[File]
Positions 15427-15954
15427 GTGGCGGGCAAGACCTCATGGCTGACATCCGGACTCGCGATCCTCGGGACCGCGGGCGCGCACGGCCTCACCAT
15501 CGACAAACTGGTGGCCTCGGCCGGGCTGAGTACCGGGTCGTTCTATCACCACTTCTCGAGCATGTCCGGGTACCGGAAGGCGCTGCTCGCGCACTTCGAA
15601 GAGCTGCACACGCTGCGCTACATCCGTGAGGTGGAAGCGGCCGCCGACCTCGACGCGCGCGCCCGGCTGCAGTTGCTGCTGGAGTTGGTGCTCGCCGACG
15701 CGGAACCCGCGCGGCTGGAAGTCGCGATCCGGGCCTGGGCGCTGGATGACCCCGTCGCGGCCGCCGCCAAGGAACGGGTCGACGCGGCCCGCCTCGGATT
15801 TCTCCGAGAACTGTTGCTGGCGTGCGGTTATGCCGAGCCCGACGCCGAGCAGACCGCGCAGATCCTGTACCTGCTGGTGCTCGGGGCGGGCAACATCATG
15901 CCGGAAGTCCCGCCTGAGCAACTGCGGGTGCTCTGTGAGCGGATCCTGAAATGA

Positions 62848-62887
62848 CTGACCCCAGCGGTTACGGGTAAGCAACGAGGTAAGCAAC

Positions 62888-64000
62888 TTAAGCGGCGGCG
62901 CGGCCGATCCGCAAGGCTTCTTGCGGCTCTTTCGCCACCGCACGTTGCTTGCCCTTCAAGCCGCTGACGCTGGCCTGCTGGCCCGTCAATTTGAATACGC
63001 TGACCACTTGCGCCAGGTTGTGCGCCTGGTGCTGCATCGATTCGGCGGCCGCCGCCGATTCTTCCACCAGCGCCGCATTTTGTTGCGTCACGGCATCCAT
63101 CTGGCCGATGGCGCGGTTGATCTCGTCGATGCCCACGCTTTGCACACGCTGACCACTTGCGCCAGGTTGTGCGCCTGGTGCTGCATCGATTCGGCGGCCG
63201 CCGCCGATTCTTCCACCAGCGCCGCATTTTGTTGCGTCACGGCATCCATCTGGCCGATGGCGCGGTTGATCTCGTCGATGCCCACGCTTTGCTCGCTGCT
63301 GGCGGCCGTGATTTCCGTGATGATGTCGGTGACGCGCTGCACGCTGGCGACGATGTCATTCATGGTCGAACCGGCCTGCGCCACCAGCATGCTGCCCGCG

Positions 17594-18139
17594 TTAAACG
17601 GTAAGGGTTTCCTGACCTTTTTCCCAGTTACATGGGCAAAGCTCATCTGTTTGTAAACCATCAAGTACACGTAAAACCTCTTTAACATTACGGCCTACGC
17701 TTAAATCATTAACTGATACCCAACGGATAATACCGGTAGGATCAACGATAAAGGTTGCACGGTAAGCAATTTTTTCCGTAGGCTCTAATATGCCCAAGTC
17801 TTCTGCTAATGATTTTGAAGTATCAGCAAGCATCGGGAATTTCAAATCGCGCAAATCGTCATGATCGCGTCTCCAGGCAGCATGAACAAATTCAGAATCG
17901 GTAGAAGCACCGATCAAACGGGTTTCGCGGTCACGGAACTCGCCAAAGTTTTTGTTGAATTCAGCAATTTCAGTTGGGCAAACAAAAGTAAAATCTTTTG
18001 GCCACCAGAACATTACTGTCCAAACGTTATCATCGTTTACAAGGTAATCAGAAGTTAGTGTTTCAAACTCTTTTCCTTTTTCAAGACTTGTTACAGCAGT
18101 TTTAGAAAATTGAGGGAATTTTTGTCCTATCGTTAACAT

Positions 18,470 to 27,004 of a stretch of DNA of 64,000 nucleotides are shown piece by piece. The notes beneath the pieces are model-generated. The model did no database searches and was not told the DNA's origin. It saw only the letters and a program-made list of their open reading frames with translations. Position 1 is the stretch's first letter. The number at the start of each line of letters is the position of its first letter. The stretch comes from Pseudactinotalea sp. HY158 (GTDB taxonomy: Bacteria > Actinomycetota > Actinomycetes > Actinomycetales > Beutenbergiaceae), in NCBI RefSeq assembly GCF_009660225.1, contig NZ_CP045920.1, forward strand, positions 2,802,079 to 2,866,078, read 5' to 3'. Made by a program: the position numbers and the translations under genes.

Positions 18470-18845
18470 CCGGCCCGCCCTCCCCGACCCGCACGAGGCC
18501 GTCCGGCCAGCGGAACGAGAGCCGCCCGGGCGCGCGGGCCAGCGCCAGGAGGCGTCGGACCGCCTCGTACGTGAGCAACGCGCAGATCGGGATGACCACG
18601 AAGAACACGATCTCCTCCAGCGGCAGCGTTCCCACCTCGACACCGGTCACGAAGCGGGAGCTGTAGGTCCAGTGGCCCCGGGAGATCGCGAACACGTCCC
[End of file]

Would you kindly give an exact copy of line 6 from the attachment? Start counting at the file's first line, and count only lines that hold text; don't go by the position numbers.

15801 TCTCCGAGAACTGTTGCTGGCGTGCGGTTATGCCGAGCCCGACGCCGAGCAGACCGCGCAGATCCTGTACCTGCTGGTGCTCGGGGCGGGCAACATCATG